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LMP8601: Problem with LMP8601 in bidirectional configuration with reduced gain

Part Number: LMP8601
Other Parts Discussed in Thread: TEST,

Hello,

I'm using following circuit for bidirectional current monitoring using LMP8601MA.

With these values, I'm wondering to obtain a Gr = 7.654   and output offset of Vs/2.

Input current range is +/-20mA, I used 10Ohm shunt resistor and a reduced gain in order to have an output range between 0-Vs, centered around Vs/2.

At 0mA, I expected output voltage of VCC/2, but I measured 0V. With +10mA, the voltage was 0.186V. I verified all connections and everything is ok.  

After that, I tried to remove the 10nF, but nothing changed. Next step, I removed the 62kOhm resistor, knowing that the gain will be standard value G=20.

In this configuration, the output voltage since at 0mA was Vs/2, and it works fine giving positive and negative current (I set lower values to avoid output saturation).

I don't understand why my configuration doesn't work. Is there any limit in reducing gain? Bidirectional configuration is compatible with reduced gain application?

Please, help me to solve this issue.

Best regards.

  • Hello Andrea,

    Thanks for considering to use Texas Instruments in your design. I do not see an issue with your schematic, but I am going to consult with my team to see if they have any possible explanations for this. In the mean time can you confirm that your grounds pins and traces all pass a continuity test? I suspect that the ground pads to your R and C may be disconnected from the supply ground.
  • Hello Patrick, thanks for the answer.

    I explain what I did.

    After having problems I posted, I've just switched-off the supply; I removed capacitor, I've switched-on again and it was still working bad. Later on, I switched-off, I removed the resistor, I switched-on and it started working properly. 

    Anyway I will check connection as you suggested.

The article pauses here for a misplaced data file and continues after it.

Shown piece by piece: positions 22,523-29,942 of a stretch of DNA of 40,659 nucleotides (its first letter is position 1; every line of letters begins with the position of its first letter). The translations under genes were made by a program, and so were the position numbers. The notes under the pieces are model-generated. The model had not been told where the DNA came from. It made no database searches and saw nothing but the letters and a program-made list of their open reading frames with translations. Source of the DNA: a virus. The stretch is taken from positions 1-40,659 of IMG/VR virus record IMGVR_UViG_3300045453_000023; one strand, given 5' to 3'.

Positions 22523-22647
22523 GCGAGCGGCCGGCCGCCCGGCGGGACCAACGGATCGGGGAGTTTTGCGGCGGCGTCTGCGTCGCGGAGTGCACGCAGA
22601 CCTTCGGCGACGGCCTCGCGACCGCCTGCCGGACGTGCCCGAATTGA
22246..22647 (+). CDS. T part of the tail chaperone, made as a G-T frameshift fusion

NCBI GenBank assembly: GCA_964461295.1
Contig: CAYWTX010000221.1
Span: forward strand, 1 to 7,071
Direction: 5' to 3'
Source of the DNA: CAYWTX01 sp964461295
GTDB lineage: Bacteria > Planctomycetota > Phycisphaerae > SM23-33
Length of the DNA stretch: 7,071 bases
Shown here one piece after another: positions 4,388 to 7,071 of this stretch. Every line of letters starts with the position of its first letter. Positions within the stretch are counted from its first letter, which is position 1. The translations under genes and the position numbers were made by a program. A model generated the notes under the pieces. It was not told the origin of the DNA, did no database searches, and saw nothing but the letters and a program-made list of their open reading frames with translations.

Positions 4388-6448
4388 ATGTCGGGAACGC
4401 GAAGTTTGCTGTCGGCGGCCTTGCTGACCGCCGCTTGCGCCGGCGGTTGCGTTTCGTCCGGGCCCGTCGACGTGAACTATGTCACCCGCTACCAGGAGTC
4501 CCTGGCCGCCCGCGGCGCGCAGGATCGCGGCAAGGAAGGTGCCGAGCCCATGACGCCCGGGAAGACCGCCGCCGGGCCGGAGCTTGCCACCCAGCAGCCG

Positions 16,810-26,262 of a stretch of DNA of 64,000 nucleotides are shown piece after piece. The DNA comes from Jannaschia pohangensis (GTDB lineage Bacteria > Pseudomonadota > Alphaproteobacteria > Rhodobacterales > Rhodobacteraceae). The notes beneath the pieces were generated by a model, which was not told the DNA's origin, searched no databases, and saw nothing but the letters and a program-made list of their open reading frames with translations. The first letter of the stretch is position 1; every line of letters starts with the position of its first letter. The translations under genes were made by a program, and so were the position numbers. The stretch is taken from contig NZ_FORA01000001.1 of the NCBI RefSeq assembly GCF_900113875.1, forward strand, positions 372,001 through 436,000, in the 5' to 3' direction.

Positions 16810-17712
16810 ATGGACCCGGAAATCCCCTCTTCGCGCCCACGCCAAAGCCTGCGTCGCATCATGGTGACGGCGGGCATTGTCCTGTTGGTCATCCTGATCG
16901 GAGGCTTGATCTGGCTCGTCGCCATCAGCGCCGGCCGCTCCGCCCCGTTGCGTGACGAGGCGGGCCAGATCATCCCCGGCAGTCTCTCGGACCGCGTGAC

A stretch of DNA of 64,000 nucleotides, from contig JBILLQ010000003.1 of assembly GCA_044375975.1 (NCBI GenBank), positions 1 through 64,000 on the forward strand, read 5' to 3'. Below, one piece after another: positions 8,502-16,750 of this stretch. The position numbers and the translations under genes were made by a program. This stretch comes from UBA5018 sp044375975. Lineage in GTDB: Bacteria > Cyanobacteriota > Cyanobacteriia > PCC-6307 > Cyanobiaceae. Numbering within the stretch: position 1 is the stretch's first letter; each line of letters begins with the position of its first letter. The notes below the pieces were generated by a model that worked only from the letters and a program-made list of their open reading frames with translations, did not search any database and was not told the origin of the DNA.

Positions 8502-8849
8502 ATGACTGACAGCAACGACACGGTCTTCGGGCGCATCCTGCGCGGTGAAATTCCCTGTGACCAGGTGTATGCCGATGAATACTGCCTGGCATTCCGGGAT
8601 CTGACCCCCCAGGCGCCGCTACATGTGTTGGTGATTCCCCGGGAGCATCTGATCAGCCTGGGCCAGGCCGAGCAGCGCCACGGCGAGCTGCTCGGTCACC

If you have other info, please let me know.

    Thanks.

    Andrea

  • Hello Andrea,

    Have you made any progress on your debug? My team thinks that behavior is odd. Alternative things to try for troubleshooting include replacing the part, testing a different board, and shorting A1 and A2 to ground to see if you get similar results.

  • Hello Andrea,

    I have not heard any updates from you in a while. Consequently, I presume you had either a board issue, a short, or a defective device. If you have ruled out all of these possibilities and are still getting an incorrect output, please respond below and give me any relevant details you can. Otherwise, I am closing this thread for now.
  • Hello,
    I replied twice times the configuration I wrote in previous post (without the capacitor only 62k resistor) on a little bread-board using other 2 LMP8601 and the result is always the same.
    If I put the 62k resistor between pin 3-4 and pin 2 (GND), the output (pin 5) is always at 0V with 0mA current, even if the pin 6 and 7 are shorted to Vs=5V (I expected Vs/2 at output pin).

    So, up to now, I’ve tested 4 components and all 4 have same behaviour.
    I think I’m unlucky or maybe the reduced gain application doesn’t match with bidirectional current configuration.
    Can you verify it or try by yourself this configuration?

    I hope we will find an answer to it or I think I've to switch to a different solution/product because we have to deliver the design as soon as possible.

    Thanks.

    Best regards,
    Andrea Rossi
  • Hello Andrea,

    So I just found out a colleague of mine has experience with this issue. Turns out this is expected behavior from the device. It is something that we need to update in the datasheet. My colleague told me that the bidirectional configuration is not compatible with reduced gain. I apologize we did not alert you sooner.

    As such, I understand you may want to change to a different device. However, we think that you could still use the LMP8601 with the default gain if you adjust your shunt resistor.
  • Hello,

    thanks for the answer. It's not good news for me but I can find a different solution.

    Just a question. Can I use output A1 (gain x 10) connecting it to a non-inverting terminal of an opamp? 

    This will be useful for me avoiding to reduce not so much the shunt resistor.

    Thanks in advance.

  • Hello Andrea,

    I took some measurements in the lab and I do think that you may be able to use the A1 output.  However, you will need to have a very large impedance between A1 and ground in order to use this as an output.  This is because of the internal 100K resistor between the preamplifier and the A1 pin.  To get less than 1% difference from the preamplifier output you will need at least 10 Megohm.